Disclaimer. After nearly 40 years managing money for some of the largest life offices and investment managers in the world, I think I have something to offer. These days I'm retired, and I can't by law give you advice. While I do make mistakes, I try hard to do my analysis thoroughly, and to make sure my data are correct (old habits die hard!) Also, don't ask me why I called it "Volewica". It's too late, now.

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Monday, January 16, 2017



When I wrestle with climate denialists and fossil fuel spruikers, they keep on saying that wind and solar only provide a small percentage of total electricity generated world wide.  And therefore (a) we might as well give up, and (b) we simply have to keep on using coal. Forever.  Never mind the rise in global temperatures.  Well, no. It's perfectly true that renewables still make up just a small percentage of global electricity generation.  But that completely misses the point.

From 2000 to 2015, the percentage of electricity generated from solar has doubled 7 times.  Over the same period, the percentage of electricity generated from wind has doubled 4 times. That means solar has risen 128 fold and wind 16 fold, over 15 years.  In fact, the percentage of solar in total global electricity supply has been doubling every two years for over 30 years, a growth rate of 41% per annum.  As costs have fallen, so more solar has been installed,  which has led to further cost falls.  A classic virtuous cycle, or learning curve.  The wind percentage, meanwhile, has doubled every 3 years, which is a growth rate of 26% per annum.

Together, wind and solar now produce about 5% of global electricity.  This means that together they are just 4 and a half doublings away from 100%.  Obviously as we get closer to 100%, growth rates will slow.  But over the next few years, as costs continue to decline, and the concern about global warming continues to grow, growth rates are likely to remain high.  At 25% growth, the percentage of electricity from wind and solar will reach 15% in 5 years, 45% in 10 years, and would exceed 100% within 15 years. In fact, all we need to reach 100% renewables over the next 20 years is a mere 16% growth per annum.  And that ignores nuclear and hydro.  Eminently doable.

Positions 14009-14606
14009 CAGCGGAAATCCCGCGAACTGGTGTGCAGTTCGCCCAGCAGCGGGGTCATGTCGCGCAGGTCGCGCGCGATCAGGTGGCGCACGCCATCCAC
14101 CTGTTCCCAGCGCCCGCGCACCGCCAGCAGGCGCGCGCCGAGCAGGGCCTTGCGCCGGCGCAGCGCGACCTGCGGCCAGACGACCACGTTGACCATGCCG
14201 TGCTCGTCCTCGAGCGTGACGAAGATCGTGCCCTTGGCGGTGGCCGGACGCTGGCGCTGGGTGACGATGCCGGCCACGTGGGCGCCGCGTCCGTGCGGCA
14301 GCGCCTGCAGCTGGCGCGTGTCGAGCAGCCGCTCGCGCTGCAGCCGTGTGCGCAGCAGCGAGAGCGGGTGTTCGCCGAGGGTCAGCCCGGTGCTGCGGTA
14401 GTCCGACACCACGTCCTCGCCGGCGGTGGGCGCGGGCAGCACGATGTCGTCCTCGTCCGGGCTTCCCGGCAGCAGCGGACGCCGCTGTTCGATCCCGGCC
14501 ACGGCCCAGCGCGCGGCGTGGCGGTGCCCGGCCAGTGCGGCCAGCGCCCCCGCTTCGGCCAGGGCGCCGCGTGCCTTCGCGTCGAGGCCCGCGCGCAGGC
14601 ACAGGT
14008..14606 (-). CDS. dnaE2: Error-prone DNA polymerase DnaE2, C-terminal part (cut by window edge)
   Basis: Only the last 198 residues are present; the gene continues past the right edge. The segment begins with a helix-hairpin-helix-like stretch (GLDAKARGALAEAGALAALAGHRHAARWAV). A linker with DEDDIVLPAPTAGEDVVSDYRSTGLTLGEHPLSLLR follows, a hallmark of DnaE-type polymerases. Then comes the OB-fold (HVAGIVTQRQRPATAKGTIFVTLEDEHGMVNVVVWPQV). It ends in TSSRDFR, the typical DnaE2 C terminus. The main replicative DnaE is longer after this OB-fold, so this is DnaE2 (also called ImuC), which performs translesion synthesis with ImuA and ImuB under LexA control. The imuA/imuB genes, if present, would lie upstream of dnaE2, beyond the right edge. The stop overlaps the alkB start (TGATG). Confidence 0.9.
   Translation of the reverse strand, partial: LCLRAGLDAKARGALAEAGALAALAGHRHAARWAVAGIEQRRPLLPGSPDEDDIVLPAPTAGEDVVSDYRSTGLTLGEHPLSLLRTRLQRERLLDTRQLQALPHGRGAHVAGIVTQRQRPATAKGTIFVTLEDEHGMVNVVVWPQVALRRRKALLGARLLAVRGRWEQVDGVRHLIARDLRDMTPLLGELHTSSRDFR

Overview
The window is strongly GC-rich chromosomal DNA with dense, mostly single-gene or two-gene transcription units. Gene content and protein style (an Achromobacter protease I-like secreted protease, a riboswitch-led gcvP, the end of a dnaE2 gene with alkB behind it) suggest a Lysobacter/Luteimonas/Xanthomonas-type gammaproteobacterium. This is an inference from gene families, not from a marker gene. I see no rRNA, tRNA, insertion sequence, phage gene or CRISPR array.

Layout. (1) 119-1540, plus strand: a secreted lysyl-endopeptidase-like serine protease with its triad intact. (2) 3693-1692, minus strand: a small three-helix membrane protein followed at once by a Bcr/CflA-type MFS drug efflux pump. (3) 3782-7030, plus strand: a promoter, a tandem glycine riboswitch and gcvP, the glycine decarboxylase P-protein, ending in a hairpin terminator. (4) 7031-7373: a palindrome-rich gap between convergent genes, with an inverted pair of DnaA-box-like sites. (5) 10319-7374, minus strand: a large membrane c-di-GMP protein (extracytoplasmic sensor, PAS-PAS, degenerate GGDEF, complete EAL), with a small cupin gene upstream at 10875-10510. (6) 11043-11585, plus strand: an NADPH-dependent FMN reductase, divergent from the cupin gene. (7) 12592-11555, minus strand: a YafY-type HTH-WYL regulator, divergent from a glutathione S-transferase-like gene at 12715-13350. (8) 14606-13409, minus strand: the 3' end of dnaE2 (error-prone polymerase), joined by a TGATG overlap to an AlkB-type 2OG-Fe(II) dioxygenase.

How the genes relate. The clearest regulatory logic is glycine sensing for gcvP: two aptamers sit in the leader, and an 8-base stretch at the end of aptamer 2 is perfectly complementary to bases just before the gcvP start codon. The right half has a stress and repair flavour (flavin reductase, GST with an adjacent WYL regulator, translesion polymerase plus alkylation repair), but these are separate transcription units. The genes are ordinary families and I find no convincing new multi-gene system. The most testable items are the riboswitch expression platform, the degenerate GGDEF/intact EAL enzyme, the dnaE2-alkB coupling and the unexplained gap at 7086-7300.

A similar dynamic is happening with electric cars.  They make up just over 1% of the world car sales.  But sales are doubling every 18 months.  That means that in ten years 100% of car sales could be electric.

We doubt these forecasts because our brains think linearly.  Exponential growth at some deep level make no sense to us.  But you have to ask yourself, using the logical analytical parts of your brain: why would growth rates slow before we reach close to 100% saturation?  Prices keep on falling; awareness of these new technologies keeps on rising, the cost advantage keeps on improving.  And technology take up S-curves are extremely common.  Think mobile phones, DVDs, microwaves, the telephone, colour television, electricity itself, etc, etc, as this beaut graphic shows.


What could stop 100% renewable electricity?  Well, the only thing, now that cost is no longer a hindrance, is that renewables are intrinsically variable in output.  And as we get closer and closer to 100% renewables, we will need progressively more storage. That will add to the total all-inclusive costs of wind and solar, so their uptake will slow.  But a grid with mixed sources of supply might need one day's storage (the CSIRO in Australia estimates that only half a day's storage is needed to reach 100% renewables).   And in 15 years, batteries and perhaps other storage will be one tenth of current costs.  So I don't think that will be too big a factor.  I think growth in wind and solar will continue to barrel along for another decade or more.

The implications for fossil fuel producers--and for policy makers and governments-- are clear.  Beware the carbon bubble.  Change is happening faster than our linear-constrained brains realise or feel comfortable with.  And getting it seriously wrong could be disastrous, for everybody. We don't need more coal mines.  And oil companies should stop exploring for new oil, because we won't need it.

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